• The Hero Dies: The Kill Order kills off Mark, the narrator, at the end of Chapter 67.
  • Heroic Sacrifice: At least two characters do this to protect Thomas.
    • The Maze Runner has Chuck Taking the Bullet for Thomas from Gally.
    • The Death Cure has Teresa dying while saving Thomas from falling debris as they try to escape WICKED for the last time.
  • Heterosexual Life-Partners: Minho and Alby. As the latter puts it, "He's [Minho] the only one who can boss me around like that."
  • How We Got Here: The Fever Code essentially explains what happened in Thomas' life pre-Trials and why he ends up having to enter the Maze. It even ends with Thomas being drugged and placed into the elevator, ready to be sent into the Glade. For added measure, the author attached the first two chapters of the first novel just to make it clear.
  • I Am Who?: Thomas and Theresa actually helped design the Maze that they're trapped in.
  • I Cannot Self-Terminate: While some of the Cranks in earlier stages seem horribly miserable and afraid of their impending Fate Worse than Death, none of them ever commit suicide, and some are mentioned to have been administered a Mercy Kill by their loved ones. In The Death Cure, after Newt finds out he has the Flare, the literal first thing he does is write a note to Thomas begging him to kill him; as the disease progresses, Newt repeatedly asks Thomas to put him out of his misery. Thomas eventually complies.
  • Idiot Ball: According to The Death Cure, the Coalition government that released the Flare didn't seem to realize that sometimes viruses mutate, especially considering radiation is a prime source of viral mutation, such as the intense solar radiation that the Earth was being subjected to.
  • The Immune: In The Death Cure, turns out most of the Gladers and Brenda and Jorge, along with a very small percentage of the world's population called "Immunes" are immune to the Flare. Well, most of the Gladers except for Newt. In fact, being this is why most of the Gladers were picked by WICKED in the first place, because they wanted to research their brains to find a cure.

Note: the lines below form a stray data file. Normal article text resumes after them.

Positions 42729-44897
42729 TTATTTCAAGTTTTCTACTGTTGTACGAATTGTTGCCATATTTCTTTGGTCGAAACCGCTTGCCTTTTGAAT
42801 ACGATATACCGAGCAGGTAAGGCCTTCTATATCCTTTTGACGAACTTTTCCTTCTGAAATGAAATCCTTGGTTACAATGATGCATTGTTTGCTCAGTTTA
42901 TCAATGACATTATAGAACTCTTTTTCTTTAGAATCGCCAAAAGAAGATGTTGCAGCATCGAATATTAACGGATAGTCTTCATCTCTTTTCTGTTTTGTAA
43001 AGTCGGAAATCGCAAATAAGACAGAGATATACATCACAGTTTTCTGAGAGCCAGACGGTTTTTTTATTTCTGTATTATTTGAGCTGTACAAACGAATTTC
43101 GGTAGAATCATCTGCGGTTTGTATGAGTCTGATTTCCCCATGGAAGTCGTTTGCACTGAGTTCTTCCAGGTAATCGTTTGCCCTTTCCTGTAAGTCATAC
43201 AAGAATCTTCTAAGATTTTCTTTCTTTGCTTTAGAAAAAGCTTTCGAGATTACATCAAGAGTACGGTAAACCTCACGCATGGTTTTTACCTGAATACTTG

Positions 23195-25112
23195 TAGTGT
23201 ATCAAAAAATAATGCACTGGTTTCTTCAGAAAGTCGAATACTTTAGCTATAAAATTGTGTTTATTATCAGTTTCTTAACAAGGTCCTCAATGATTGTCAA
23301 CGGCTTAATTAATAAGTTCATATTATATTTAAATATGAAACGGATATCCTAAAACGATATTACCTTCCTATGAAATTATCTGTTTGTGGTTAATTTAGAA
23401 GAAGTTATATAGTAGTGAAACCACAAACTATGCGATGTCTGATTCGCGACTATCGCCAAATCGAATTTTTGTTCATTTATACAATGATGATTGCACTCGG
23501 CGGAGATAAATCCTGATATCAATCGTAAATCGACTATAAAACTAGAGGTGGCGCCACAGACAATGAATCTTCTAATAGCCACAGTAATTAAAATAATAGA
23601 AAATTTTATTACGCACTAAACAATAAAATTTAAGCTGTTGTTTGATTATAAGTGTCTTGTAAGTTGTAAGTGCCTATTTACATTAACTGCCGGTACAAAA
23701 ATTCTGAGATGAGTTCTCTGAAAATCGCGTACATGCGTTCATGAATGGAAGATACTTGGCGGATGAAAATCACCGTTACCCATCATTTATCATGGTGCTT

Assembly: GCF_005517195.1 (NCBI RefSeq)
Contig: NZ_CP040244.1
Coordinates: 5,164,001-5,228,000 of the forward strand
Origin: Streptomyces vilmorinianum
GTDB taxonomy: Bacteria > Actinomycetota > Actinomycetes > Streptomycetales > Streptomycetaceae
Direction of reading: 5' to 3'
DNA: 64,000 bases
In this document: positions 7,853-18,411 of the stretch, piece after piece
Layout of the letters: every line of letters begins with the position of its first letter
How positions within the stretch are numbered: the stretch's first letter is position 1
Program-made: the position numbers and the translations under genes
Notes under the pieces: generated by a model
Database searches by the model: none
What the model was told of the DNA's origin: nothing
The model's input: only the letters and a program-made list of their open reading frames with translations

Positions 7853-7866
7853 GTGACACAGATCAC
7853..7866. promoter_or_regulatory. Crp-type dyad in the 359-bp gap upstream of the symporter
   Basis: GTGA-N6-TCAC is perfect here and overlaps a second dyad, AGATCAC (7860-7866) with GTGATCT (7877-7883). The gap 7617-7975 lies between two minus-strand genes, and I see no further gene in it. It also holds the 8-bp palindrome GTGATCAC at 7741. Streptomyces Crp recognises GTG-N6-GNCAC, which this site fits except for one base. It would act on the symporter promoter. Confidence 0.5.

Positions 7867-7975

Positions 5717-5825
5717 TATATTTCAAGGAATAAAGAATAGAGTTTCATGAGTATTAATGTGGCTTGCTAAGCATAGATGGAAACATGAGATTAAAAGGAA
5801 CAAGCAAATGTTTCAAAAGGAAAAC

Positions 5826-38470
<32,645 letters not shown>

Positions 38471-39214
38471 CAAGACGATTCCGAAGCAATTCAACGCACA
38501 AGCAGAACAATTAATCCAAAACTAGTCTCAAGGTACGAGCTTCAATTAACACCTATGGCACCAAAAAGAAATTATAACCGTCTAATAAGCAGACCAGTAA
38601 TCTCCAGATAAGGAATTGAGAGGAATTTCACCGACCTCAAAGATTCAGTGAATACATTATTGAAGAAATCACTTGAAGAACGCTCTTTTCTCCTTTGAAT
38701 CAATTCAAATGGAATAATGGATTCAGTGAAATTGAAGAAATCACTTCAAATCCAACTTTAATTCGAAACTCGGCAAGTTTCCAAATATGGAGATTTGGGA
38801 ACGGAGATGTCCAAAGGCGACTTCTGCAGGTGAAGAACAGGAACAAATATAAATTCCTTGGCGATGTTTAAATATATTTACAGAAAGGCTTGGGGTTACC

• I Never Said It Was Poison: While Thomas never mentions to Brenda that his group calls themselves Gladers, she ends up mentioning it in casual conversation. This foreshadows the fact that she and Jorge had actually been working for WICKED all along; she most likely knows the term because she heard them call themselves that while she monitored the Maze.
  • Informed Ability: The Gladers are picked for their intelligence from their childhood, though few of them actually show any real genius other than setting up a system of order in the Glade. The best real example is sort of roundabout, but Minho and Thomas coordinate battle tactics and formations on the fly during firefights despite never having used guns before. Otherwise, they're of average outlook and just above-average intelligence. To be fair, Thomas and Teresa are revealed in the Scorch Trials to have been practically child geniuses, but they don't do as well in the unfamiliar Maze. Or Scorch.
  • Intergenerational Friendship:
    • Jorge gets along well with many people much younger than him in age, including Brenda and Thomas. In the case of Brenda, he might as well be a father figure, as she already lost hers in a horrific manner.
    • In The Kill Order, Mark and Trina with Alec and Lana turn into a makeshift family after the Flare took away their family.